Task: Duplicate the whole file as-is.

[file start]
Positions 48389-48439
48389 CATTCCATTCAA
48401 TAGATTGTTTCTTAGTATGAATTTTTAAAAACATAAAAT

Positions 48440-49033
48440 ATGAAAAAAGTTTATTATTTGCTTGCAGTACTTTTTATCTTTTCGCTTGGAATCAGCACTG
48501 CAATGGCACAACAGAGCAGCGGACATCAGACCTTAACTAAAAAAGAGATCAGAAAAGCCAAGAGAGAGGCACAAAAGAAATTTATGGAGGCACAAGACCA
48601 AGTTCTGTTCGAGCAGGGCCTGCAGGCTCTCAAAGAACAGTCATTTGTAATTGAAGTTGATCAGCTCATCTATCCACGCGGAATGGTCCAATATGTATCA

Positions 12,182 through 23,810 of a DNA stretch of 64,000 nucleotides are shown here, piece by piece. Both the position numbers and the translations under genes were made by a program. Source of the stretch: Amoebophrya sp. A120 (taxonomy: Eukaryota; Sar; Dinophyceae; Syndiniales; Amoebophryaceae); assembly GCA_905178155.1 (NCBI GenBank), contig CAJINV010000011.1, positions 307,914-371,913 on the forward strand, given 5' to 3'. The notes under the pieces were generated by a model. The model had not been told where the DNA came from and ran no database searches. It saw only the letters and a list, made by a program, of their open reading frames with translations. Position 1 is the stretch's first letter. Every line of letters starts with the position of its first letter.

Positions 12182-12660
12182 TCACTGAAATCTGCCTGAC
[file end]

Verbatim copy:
Positions 48389-48439
48389 CATTCCATTCAA
48401 TAGATTGTTTCTTAGTATGAATTTTTAAAAACATAAAAT

Positions 48440-49033
48440 ATGAAAAAAGTTTATTATTTGCTTGCAGTACTTTTTATCTTTTCGCTTGGAATCAGCACTG
48501 CAATGGCACAACAGAGCAGCGGACATCAGACCTTAACTAAAAAAGAGATCAGAAAAGCCAAGAGAGAGGCACAAAAGAAATTTATGGAGGCACAAGACCA
48601 AGTTCTGTTCGAGCAGGGCCTGCAGGCTCTCAAAGAACAGTCATTTGTAATTGAAGTTGATCAGCTCATCTATCCACGCGGAATGGTCCAATATGTATCA

Positions 12,182 through 23,810 of a DNA stretch of 64,000 nucleotides are shown here, piece by piece. Both the position numbers and the translations under genes were made by a program. Source of the stretch: Amoebophrya sp. A120 (taxonomy: Eukaryota; Sar; Dinophyceae; Syndiniales; Amoebophryaceae); assembly GCA_905178155.1 (NCBI GenBank), contig CAJINV010000011.1, positions 307,914-371,913 on the forward strand, given 5' to 3'. The notes under the pieces were generated by a model. The model had not been told where the DNA came from and ran no database searches. It saw only the letters and a list, made by a program, of their open reading frames with translations. Position 1 is the stretch's first letter. Every line of letters starts with the position of its first letter.

Positions 12182-12660
12182 TCACTGAAATCTGCCTGAC